of electronic networking (the information infrastructure or
    information superhighway, as it is often called) we ask, "What
    will it be used for?"

    We want to see telecom advances increase public debate on
    important issues, provide a wealth of culture, and increase our
    links with one another.

    Instead, we see this bill restricting options and opportunities.
    We call for increases in current safeguards for:

    1.  free speech

    2.  access by diverse groups to media where they can express their
        views

    3.  protection against monopolies

    4.  reasonable rates either through robust competition or through
        continued regulation along current lines

    5.  the right of access by rural areas, the disabled, and others
        who might be left behind during the technological advance

    6.  access by schools and public service agencies

Problem 1.  The bill censors public discussion.

    Both the House and the Senate bills restrict a broad range of
    material that they consider to be harmful to children, such as
    sexual discussion.  Given the open nature of networks such as the
    Internet, restrictions on sending material to children end up
    keeping everyone from speaking freely.

    The telecom bills go beyond the restrictions that courts have
    allowed in traditional media such as newspapers and books.  We
    believe these clauses of the bills to be unconstitutional, but
    they can cause a lot of damage until and unless they are
    overturned.

Problem 2.  The bill allows monopolies to form that could restrict the
range of viewpoints seen by the public.

    The major feature of both bills is to loosen restrictions on
    companies entering each other's markets.  Notably, they allow
    local and long-distance telephone companies to compete, and
    telephone companies to compete with cable TV companies.  Mergers
    will result from this competition that could end up reducing the
    choice consumers have.  Although the bills provide measures to
    ensure fairness in pricing and the use of communications
    facilities, these measures are too weak.

    In a direct blow to diversity, the bills raise the percentage of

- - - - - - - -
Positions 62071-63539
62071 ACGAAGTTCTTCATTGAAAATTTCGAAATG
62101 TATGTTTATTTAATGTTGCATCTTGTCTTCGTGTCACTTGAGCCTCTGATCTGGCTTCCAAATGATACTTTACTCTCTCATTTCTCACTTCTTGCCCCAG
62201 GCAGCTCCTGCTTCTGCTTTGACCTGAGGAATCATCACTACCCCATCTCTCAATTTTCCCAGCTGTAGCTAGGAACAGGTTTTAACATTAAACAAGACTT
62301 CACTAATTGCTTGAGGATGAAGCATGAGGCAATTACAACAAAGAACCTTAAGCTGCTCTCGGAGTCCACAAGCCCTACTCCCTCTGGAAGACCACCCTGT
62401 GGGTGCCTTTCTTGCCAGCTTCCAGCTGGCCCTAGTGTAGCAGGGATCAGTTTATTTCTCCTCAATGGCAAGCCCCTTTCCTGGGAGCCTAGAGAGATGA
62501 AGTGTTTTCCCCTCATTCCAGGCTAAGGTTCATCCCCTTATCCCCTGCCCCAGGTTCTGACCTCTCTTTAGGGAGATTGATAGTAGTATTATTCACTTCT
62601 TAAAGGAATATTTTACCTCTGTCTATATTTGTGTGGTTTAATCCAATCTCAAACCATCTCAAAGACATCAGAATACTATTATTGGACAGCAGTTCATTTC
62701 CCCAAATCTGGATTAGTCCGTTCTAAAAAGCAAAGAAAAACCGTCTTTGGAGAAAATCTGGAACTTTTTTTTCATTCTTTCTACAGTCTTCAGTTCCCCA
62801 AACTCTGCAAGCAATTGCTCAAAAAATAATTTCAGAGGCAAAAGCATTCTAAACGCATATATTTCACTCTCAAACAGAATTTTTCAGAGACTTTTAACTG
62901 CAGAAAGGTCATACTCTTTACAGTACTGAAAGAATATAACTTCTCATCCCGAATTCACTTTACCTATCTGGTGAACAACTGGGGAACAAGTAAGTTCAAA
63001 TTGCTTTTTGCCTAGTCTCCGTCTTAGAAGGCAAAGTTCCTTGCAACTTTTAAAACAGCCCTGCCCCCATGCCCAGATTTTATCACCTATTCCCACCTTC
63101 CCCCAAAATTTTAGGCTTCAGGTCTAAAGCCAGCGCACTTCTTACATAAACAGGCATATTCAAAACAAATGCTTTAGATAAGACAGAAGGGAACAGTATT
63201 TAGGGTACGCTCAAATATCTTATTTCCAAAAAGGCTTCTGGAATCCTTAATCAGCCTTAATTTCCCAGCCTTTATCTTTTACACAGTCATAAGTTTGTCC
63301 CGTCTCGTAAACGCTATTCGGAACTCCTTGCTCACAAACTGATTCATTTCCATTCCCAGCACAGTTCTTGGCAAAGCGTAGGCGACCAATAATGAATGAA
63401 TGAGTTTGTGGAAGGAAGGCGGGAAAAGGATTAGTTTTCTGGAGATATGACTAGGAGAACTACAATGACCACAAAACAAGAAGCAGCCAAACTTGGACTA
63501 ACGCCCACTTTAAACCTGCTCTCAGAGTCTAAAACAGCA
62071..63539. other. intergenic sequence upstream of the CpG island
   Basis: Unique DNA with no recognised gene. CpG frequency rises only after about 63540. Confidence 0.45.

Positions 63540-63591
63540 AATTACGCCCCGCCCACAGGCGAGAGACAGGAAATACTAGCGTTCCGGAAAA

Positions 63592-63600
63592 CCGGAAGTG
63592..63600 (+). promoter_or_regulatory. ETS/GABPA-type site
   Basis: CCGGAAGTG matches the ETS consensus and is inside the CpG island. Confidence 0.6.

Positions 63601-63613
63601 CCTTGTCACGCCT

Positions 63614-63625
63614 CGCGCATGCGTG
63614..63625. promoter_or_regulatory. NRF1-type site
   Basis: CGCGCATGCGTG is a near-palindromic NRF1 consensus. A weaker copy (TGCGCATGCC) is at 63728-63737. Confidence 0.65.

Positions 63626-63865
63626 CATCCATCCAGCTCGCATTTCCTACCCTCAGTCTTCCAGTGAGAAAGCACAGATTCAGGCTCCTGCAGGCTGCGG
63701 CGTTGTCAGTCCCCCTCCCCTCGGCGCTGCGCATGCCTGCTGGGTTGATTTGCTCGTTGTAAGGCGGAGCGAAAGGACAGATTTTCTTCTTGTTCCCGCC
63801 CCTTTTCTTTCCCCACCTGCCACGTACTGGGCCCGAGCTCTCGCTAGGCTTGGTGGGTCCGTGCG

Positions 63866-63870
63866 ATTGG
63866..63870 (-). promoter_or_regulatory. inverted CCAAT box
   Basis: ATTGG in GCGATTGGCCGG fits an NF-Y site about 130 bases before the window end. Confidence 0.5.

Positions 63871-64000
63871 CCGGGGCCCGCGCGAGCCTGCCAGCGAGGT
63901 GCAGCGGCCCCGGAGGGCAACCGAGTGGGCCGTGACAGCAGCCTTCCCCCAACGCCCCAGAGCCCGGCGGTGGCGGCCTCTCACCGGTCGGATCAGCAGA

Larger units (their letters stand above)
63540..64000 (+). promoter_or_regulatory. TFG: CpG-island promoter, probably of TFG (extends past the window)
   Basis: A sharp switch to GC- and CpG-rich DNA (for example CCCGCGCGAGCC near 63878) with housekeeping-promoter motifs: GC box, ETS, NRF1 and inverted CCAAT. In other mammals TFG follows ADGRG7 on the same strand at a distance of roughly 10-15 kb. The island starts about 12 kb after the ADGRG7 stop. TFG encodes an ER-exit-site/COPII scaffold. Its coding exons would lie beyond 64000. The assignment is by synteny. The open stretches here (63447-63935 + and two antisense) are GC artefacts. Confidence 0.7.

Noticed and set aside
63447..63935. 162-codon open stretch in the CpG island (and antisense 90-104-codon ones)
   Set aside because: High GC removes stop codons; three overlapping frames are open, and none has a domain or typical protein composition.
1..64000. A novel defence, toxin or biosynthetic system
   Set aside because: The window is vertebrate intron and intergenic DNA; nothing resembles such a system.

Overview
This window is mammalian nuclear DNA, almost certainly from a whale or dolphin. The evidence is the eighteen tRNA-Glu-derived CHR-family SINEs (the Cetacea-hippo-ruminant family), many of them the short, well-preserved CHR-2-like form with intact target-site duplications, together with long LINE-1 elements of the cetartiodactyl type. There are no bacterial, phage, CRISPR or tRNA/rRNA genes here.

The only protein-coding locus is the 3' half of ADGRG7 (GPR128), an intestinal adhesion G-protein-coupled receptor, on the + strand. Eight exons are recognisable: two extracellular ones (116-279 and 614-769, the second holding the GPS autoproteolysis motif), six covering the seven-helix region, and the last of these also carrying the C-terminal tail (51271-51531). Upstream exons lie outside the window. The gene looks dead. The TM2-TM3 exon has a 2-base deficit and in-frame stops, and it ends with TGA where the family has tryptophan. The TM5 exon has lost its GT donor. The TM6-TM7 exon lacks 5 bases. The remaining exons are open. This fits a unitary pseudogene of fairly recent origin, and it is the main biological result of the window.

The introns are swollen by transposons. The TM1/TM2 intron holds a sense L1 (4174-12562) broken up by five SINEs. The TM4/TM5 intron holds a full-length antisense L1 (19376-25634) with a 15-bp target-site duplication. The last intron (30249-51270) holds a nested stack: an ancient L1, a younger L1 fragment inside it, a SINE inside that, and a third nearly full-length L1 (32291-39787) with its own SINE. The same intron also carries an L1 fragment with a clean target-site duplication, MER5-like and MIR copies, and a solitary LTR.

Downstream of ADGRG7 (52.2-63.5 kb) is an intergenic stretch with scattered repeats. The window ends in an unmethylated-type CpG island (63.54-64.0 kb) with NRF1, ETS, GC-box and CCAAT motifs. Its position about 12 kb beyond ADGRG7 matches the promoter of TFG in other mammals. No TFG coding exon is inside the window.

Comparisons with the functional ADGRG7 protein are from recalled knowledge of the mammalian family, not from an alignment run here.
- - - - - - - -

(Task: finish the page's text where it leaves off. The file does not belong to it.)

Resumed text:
national audience that a single person or company can reach from
    25% to 35%.

Problem 3.  The bill allows gaps to widen between segments of society
(rich and poor, educated and uneducated)

     The 1934 communications act guaranteed universal service, meaning
     that everyone in the country could get telephone service at
     reasonable rates.  The new bill contains protections for rural
     areas and the disabled, but leaves loopholes in the universal
     service guarantee for basic ("plain old") telephone service, and
     removes the guarantee altogether for new information services.
     Since the definition of universal service is limited to current
     technologies, it is highly likely that critical information
     services will be available only to affluent people in privileged
     areas.

     Moreover, while there are some gestures toward supporting access
     for schools and public agencies, these are vague and lack
     guarantees.

Problem 4.  The bill lets rates rise too soon.

     Cable TV rates are deregulated in the bills before there is
     adequate assurance of competition to keep the rates down.  And as
     mentioned under Problem 3, rats are not regulated for advanced
     information services.

What to do now

     Both versions of the telecom bill, S. 652 and H.R. 1555, give far
     too much to industry at the public expense.  Public interest
     groups have been lobbying hard for more protection of the values
     we described here.  But the bill moved so fast, and the
     representatives worked so closely with the industry lobbyists,
     that the public interest groups had little chance to make an
     impact.

     Congress has to hear from you.  They need to know that this will
     not slide quietly through Congress like any other pork-barrel
     project, but that the eyes of the public are on them.

     Write to your own congresspeople, to the people on the joint
     committee, and to President Clinton.  Say that you oppose
     censorship, and that you want the guarantees against monopoly and
     high rates described here.  Familiarize yourself with how your
     representatives voted, and tell your friends and colleagues about
     it.  Let them know that this bill will affect them, and ask them
     to write too.  Contact your local newspaper and ask them to cover
     the bill.

     (List of congresspeople here.)